I had to admit I had some very low expectations for this one, which helped enjoy it ultimately. Especially when Wes Craven pretty much publicly disowned it (see previous post on the subject), when Ehren Krueger (from Scream 3) took over scriptwriting duties from original creator Kevin Williamson halfway through the production. And I was worried about the whole updating to the 2010's thing, which promised some tiresome twitter/facebook/youtube name check.
Yet after the very amusing prologue with a couple of great cameos (I won't spoilt them!), what I thought was just going to be at first a competent but unremarkable and probably unnecessary sequel, turned out to be a very pleasant surprise, which I am not afraid to say it, is on par with the original as far as I am concerned, especially thanks to a great third act that reserved a few surprises.
You do get the feeling that Wes Craven took this seriously, and he has managed to craft some very effective scares. Of course it is all in the "silence followed by loud noise" variety, which has been done a million times before, but it still works, and the new Scream is also a pacier experience. One of the weakness of the original trilogy was the lack of gore and this has certainly been addressed, with more murders and more bloody mayhem (hell you even get to see some guts spilling out of a body!) without descending into Saw territory either.
As much it has a almost become a swear word, bored that we all are with post-modernism in pop culture, I did actually find the script to be "smart". The much dreaded update to the 2010's of Twitter, i-phone and facebook was actually cleverly done, and the ending was a very relevant mirror to the times we live in (I cannot expend on that without spoiling the it!)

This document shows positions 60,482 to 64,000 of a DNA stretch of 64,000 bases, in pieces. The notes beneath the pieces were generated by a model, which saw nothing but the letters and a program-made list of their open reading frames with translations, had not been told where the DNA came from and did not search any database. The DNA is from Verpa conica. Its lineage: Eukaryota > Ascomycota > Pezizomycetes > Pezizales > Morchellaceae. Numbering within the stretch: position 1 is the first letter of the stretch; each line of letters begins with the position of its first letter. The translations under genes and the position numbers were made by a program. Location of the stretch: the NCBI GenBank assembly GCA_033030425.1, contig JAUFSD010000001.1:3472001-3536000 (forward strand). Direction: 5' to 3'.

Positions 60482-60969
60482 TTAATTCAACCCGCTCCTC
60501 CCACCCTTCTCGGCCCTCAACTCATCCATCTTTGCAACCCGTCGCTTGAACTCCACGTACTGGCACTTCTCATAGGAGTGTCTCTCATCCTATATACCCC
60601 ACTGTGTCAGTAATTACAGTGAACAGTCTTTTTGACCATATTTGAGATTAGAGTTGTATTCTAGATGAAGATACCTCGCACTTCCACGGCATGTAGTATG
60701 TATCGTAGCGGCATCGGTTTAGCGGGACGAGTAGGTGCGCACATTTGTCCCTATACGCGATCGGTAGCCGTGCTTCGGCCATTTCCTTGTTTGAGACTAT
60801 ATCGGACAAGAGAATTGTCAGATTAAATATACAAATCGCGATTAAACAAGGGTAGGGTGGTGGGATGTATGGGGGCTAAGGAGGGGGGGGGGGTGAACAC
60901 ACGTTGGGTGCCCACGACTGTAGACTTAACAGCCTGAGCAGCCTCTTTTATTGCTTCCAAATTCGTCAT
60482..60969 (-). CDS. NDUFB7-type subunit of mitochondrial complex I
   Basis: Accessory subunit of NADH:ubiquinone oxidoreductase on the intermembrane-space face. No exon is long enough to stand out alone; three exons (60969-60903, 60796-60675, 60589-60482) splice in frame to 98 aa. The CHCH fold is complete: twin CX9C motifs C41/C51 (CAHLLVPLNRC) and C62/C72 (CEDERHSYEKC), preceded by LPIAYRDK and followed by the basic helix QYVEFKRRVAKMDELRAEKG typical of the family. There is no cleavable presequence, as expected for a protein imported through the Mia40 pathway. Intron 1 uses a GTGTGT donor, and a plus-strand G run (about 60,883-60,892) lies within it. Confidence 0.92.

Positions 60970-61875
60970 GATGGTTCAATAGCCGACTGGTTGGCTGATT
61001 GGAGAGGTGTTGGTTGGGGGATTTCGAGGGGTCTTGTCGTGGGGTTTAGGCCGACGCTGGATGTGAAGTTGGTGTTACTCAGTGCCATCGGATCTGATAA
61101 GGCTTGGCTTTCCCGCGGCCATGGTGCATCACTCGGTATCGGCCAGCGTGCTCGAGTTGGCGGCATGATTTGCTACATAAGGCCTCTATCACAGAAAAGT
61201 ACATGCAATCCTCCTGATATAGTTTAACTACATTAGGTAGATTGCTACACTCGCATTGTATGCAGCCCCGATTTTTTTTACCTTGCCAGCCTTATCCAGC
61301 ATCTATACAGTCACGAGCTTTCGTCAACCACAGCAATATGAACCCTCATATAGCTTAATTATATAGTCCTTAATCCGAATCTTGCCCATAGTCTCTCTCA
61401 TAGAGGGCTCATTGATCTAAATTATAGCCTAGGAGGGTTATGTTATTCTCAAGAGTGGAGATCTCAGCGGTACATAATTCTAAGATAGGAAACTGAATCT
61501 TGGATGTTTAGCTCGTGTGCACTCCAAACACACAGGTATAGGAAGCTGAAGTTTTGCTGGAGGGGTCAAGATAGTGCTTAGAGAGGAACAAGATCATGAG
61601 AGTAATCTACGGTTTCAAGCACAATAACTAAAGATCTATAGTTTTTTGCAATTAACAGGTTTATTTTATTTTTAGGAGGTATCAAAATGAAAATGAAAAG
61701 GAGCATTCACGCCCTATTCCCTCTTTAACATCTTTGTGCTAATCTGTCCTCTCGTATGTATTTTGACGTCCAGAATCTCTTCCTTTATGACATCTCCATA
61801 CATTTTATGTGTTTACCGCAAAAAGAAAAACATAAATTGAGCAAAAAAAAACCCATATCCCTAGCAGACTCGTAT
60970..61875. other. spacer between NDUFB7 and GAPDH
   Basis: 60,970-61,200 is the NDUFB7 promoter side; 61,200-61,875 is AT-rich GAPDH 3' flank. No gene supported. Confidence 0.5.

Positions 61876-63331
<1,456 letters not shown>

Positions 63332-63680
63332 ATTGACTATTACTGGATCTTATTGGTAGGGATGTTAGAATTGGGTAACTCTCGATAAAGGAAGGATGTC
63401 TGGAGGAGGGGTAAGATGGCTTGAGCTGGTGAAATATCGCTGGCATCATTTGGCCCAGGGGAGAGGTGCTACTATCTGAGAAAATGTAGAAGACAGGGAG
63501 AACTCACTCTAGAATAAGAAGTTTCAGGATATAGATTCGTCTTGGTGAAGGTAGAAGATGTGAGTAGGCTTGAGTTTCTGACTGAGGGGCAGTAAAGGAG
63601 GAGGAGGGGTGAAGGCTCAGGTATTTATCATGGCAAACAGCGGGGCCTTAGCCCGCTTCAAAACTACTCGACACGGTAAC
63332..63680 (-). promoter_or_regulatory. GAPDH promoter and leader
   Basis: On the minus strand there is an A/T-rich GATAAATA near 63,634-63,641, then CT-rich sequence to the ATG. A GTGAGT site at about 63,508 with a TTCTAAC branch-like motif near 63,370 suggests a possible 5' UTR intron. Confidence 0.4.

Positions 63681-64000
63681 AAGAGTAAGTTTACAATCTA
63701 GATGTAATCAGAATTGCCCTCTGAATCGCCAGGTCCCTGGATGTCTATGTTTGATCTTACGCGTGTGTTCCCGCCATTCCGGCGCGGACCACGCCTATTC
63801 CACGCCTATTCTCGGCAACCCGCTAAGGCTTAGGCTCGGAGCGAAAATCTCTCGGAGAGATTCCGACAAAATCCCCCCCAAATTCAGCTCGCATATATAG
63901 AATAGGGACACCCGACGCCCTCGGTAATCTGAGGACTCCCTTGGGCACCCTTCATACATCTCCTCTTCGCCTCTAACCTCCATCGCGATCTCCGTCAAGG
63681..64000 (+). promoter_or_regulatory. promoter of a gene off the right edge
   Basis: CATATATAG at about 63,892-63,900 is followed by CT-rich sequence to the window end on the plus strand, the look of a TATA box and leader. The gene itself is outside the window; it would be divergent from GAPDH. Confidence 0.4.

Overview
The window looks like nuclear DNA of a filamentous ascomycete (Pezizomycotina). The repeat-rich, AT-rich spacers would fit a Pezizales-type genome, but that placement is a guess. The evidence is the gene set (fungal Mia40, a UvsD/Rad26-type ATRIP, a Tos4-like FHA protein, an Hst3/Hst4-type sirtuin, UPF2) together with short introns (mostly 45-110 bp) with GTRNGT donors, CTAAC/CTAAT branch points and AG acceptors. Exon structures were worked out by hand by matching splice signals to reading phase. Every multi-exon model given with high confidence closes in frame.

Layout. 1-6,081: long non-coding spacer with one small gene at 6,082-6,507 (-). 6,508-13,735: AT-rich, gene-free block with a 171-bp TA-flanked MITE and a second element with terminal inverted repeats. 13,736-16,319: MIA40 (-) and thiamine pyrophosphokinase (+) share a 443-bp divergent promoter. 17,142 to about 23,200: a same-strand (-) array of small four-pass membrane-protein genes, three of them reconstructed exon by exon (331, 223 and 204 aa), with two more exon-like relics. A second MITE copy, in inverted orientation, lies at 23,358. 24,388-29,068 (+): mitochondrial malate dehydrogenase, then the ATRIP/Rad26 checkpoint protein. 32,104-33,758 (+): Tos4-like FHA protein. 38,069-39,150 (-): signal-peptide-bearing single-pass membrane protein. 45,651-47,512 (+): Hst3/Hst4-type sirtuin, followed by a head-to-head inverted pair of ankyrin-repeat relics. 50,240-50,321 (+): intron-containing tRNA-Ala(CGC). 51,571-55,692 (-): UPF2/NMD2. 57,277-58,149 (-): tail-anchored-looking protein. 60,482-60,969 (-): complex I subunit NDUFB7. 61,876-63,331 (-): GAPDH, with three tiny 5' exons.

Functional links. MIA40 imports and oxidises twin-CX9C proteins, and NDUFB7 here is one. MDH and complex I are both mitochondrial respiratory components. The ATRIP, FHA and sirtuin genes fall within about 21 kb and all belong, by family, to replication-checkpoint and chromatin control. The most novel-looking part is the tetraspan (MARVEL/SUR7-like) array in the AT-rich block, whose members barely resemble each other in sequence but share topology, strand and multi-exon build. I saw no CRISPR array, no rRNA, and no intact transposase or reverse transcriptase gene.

Of course there are a few flaws. By upping the numbers and getting straight into the action, the film does not quite give enough time to all its characters unlike what the original did. Neve Campbell's character is just too unidimensional, with her underwritten part that gives her little more to play than the eternal victim. Even Courtney Cox's character, Gayle Weather, who is given some killer lines and a kick ass attitude at first, takes a back seat as the film goes on.
And while the first three had fun with the concept of playing with the rules of a horror movie, then of sequels and finally trilogies, the whole "New decade, new rules" idea is all over the place and just does not work. We are never really properly explained what these new rules are supposed to be, and have few examples of threequels/reboots to compare them to. If anything, had we really followed the rules of the threequels, this should have been set in space, just like Leprechaun 4 (in space!), Hellraiser 4 (in space!), Jason X(in space, although fair enought that was actually number 10!).
But that did not spoil my enjoyment. The new cast, even if most of them are early Ghostface fodder, manage to shine through (especially the sassy Hayden Panettiere from Heroes) and there is never a dull moment. Sure it might not be particularly original, but then again, compared to the wave of woeful slashers of the last decade, this has got to rank as one of the best! I particularly recommend watching it in the biggest screen you can find, with a full audience of adoring fans as I did, for a fuller experience.
Given its lacklustre opening week end ($19m) it is unlikely we will get to see a fifth one, plus I truly do not know where they can go from there. It might not have been enough to kick start a new trilogy, but it is most definitely a more fitting conclusion to the franchise than Scream 3.